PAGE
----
Quinn H. is currently a junior at SYA Italy and a blogger for the Campus Reporter program. She comes to SYA from The Masters School in New York.
For the first few hours I had been in Italy, I felt scared. I knew no one and had never been apart from my parents for more than three weeks. The Italian landscape was foreign to me. As the bus drove by flat roads and tall, skeleton-like trees, I found myself missing the rolling hills and full greenery of New York. But the moment I stepped into the small white car with my host mom, sister, and cousin, I knew that I was not without family here. They bickered and laughed just like I did with my sister at home. They looked at each other with love and admiration and they quickly began to look at me that way as well. As we drove up the dirt road to our house, my eyes widened. Seven dogs surrounded the car and basically tackled me when I got out. Animals are almost exactly the same in every country you go to. You can speak to them in any language you want and you don’t have to worry about understanding their response. This has always been a comfort to me so I was elated, to say the least, that I now had seven furry confidants that would be there for me the entirety of this year.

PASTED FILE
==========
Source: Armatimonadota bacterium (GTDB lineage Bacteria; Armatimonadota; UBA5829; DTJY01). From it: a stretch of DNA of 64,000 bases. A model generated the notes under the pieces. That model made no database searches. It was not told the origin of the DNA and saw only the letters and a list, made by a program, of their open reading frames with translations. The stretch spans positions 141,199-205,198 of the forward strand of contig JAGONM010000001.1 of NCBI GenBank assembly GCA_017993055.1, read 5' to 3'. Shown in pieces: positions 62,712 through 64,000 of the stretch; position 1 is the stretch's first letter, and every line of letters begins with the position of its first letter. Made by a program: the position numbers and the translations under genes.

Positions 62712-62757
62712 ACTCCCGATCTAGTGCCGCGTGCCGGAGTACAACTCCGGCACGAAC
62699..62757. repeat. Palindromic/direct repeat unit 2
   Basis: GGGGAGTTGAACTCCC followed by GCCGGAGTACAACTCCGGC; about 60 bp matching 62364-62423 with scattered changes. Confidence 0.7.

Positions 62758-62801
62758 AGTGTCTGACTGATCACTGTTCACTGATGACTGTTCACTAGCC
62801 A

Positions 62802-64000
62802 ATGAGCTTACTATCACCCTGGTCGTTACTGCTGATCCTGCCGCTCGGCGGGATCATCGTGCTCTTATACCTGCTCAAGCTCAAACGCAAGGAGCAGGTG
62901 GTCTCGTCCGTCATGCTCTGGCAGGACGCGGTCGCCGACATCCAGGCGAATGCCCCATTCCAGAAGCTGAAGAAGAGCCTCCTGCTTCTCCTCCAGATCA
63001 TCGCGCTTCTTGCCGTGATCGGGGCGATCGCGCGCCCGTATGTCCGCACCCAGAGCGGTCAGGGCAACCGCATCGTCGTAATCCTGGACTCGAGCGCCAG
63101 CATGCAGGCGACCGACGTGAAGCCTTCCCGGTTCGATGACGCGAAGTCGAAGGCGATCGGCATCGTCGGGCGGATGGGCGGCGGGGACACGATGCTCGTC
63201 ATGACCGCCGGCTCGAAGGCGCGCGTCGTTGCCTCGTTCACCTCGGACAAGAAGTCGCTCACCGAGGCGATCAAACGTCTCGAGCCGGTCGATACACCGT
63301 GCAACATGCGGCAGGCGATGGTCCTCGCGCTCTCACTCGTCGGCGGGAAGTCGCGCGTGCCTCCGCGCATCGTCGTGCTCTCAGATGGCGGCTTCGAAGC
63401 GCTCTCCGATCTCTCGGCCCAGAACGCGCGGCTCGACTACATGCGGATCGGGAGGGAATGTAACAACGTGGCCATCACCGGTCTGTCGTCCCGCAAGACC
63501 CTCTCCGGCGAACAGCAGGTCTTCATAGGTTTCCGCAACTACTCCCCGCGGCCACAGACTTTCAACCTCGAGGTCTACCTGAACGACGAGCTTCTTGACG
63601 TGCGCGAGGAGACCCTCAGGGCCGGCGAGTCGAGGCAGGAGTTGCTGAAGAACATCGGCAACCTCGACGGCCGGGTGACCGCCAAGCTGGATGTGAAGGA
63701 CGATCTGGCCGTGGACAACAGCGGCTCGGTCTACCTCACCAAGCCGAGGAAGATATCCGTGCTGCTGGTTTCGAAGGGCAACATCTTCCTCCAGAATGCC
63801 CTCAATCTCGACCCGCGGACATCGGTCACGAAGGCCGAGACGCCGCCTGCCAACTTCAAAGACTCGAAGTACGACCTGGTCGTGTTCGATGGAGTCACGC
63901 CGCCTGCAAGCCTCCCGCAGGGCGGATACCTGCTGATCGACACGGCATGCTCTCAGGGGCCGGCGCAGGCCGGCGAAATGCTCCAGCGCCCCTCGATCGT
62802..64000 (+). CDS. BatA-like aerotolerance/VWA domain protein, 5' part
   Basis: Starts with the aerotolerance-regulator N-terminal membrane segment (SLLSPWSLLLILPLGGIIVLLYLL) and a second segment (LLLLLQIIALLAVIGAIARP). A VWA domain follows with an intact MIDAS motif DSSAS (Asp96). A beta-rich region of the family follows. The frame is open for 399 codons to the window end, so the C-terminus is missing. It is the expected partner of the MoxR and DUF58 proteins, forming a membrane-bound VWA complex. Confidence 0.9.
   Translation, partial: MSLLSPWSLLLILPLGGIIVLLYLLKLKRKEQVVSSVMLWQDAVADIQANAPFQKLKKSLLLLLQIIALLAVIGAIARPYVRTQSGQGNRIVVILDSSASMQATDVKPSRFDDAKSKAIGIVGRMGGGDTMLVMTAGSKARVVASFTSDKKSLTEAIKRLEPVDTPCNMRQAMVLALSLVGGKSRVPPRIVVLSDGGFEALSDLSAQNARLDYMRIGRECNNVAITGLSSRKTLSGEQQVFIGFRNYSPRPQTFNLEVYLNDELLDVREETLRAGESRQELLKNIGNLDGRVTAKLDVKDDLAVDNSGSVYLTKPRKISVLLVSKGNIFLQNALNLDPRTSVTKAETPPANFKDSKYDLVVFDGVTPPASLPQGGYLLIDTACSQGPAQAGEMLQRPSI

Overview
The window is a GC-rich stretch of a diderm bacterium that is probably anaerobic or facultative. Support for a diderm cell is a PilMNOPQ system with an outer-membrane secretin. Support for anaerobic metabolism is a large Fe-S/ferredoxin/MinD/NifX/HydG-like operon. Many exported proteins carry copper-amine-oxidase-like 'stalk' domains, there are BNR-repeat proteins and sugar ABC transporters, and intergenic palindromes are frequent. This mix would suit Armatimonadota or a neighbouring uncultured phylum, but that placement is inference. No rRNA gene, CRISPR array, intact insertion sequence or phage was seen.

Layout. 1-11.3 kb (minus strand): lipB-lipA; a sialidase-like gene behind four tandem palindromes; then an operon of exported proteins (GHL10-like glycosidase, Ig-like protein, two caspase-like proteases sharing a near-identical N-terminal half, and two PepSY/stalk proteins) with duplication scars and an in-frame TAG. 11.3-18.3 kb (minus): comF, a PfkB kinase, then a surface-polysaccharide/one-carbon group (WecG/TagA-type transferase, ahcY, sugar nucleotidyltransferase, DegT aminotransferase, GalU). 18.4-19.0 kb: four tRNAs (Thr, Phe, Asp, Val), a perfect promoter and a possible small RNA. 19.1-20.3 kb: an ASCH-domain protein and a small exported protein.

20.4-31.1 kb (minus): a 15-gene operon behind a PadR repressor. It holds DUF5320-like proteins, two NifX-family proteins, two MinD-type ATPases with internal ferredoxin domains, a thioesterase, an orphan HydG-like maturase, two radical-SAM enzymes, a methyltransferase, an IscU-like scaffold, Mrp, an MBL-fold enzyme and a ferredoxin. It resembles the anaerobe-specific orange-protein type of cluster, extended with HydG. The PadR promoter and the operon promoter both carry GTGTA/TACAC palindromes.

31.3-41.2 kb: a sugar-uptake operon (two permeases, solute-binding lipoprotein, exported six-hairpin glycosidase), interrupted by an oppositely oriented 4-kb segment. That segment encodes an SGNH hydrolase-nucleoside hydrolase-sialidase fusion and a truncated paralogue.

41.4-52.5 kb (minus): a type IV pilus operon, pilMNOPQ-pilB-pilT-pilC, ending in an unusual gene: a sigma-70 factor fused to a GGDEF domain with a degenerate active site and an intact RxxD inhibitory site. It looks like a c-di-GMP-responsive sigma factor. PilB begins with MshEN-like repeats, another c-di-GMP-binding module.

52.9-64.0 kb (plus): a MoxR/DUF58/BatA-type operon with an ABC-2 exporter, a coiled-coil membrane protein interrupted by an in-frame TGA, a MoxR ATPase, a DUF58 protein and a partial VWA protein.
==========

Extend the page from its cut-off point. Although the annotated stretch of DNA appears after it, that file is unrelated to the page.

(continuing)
Leaving home did not feel like I was leaving for nine months. My last time in my room, in my house, didn’t feel like a goodbye. Only a “see you later.” The scariest part to me was leaving as one person, and coming back another. Friends I wouldn’t see for months would change and grow and home would not be the same as it was when I left it. At the airport saying goodbye to my family, I was eager to go. I felt the rush of meeting new people and felt tired with the old. But as I boarded the plane, I realized that I should have cried along with them. You never truly appreciate what you have until it’s “gone”.
Having been here for almost three months now, my outlook on family, language, and culture has changed so much already. I feel as much a part of my Italian family as I do in America. Adjusting to completely foreign surroundings and people was difficult at first, but I’m confident that it is a struggle that has already benefited me in so many ways.
- Campus Reporters
- SYA Italy